Posted on 10/07/2014 by Ryan Lamb
"I'm the first person in my family to go to University." Many years ago, these words would be accompanied by a large grin and a proud and forthright posture and would be received with a respectful acknowledgement. Can the same be said today? I'm afraid the answer is a definite, No.
15 years in recruitment has given me a real insight into the education system and what really sets individuals apart when they first enter the world of employment. I can now safely say that although intelligence is and always will be important, having a Degree has never been so inconsequential as it is today.
It always used to be said that, without a degree, opportunities to progress in life would be limited. As a result, students would bust a gut at school to achieve the A Levels required to get them into a recognised institution and put themselves on track for a flourishing career in their chosen field. 'Graduating with Honours' would not only provide for boastful conversation for parents and grandparents alike but it would also allow recruitment consultants to identify the potential high flyers for their clients. These days, spotting a Degree on a CV is almost as common place as identifying that they are a car driver with a clean driving license i.e. a useful footnote but highly unlikely to impact their application for the job at hand.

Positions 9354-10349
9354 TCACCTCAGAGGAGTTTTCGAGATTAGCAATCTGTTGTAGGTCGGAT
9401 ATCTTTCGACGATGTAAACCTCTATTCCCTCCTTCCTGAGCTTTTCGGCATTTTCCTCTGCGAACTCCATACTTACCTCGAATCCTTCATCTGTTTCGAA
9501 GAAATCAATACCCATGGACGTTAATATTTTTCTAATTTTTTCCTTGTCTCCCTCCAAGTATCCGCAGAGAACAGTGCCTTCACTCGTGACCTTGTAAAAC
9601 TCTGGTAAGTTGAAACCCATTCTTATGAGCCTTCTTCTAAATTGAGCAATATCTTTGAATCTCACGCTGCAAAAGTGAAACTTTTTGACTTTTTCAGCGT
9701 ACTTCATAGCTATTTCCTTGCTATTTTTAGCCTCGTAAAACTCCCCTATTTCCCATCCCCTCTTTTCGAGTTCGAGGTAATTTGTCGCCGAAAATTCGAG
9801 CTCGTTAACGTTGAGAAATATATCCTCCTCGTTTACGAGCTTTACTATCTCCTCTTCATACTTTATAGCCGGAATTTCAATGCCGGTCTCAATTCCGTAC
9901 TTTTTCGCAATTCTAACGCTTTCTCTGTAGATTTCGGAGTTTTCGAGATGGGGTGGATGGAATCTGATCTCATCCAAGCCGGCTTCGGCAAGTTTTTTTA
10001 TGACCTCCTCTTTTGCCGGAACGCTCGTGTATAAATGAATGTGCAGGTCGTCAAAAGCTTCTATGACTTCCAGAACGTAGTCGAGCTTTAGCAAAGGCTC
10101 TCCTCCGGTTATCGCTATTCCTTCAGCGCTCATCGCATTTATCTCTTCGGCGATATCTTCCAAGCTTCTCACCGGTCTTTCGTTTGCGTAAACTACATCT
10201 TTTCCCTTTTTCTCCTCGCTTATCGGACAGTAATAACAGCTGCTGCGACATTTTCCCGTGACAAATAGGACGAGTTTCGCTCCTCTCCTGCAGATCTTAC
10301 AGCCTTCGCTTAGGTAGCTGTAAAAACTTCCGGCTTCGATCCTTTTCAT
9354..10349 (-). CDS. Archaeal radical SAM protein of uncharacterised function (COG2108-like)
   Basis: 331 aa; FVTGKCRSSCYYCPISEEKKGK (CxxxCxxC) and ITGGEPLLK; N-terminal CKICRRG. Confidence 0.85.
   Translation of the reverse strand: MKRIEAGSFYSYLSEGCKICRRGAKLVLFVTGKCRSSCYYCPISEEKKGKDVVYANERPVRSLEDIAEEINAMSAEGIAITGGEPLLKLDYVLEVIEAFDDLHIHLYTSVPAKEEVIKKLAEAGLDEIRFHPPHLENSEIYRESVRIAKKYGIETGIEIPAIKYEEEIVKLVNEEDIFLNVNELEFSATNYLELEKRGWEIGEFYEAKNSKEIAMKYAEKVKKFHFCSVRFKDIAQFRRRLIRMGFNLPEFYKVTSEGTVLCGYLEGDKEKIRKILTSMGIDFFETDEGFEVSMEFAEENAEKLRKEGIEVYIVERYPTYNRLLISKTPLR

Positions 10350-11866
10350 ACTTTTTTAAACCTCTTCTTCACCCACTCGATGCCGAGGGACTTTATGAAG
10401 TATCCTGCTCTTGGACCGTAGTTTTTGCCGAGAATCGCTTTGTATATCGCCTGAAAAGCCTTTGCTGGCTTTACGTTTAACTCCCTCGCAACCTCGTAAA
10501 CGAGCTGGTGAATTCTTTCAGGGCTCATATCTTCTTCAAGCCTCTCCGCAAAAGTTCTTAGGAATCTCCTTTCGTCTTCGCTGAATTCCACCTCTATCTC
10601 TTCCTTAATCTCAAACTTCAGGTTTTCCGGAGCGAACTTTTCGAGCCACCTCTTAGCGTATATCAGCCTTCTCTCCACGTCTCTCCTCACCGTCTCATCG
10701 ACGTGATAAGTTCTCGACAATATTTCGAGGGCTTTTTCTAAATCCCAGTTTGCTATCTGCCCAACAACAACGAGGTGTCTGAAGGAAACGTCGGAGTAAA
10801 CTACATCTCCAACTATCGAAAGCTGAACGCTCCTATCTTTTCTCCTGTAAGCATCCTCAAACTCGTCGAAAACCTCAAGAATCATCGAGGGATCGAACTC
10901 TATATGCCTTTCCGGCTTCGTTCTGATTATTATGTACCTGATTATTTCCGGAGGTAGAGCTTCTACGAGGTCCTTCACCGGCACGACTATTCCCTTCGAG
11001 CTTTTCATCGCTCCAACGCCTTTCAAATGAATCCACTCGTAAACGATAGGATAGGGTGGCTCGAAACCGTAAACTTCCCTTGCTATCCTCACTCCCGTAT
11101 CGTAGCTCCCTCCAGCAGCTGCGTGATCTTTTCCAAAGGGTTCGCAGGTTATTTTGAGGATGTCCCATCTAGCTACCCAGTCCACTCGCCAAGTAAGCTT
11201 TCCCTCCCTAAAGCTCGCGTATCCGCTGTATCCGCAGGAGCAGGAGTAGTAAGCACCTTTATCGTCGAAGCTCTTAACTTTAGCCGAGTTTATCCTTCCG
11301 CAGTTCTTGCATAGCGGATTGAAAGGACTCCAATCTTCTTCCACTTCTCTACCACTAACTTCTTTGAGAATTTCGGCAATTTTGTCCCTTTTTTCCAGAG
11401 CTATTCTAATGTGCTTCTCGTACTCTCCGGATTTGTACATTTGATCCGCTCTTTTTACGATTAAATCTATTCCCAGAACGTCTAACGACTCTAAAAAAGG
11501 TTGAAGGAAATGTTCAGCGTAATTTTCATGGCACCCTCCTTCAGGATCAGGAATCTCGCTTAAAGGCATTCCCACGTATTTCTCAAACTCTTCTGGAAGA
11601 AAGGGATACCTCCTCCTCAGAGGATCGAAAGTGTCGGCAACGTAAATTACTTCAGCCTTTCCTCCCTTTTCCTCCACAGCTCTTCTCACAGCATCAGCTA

Many grads to be will probably be quite alarmed and angered by this comment. "I have just achieved a First Class Degree from the University of North West Watford don't you know!" Although we would never want to burst anyone's bubble and deter the real academics out there, the reality of the situation is that in some instances, jumping straight into industry from school has to be the best option. Yes a First Class Degree can reflect supreme intelligence and the potential to fly high. However from the CV's that we see on a daily basis, it more often than not represents an individual who 3 years earlier achieved D's and E's at school or college.
The modern day degree has been devalued so much that any decent interviewer worth his weight in gold will now look past the joint Honours in Sports Science and Social Policy, and moreover assess the applicant based on their ability to look them eye, smile and engage in interesting and relevant conversation.
Unless we are more discerning about channelling the right people into further education we run the risk of producing a lost generation of individuals consumed by delusions of grandeur and very little ability to apply themselves to commercial opportunities and situations.
"I'm the first person in my family to go straight into work after finishing school and my parents are very proud". How refreshing.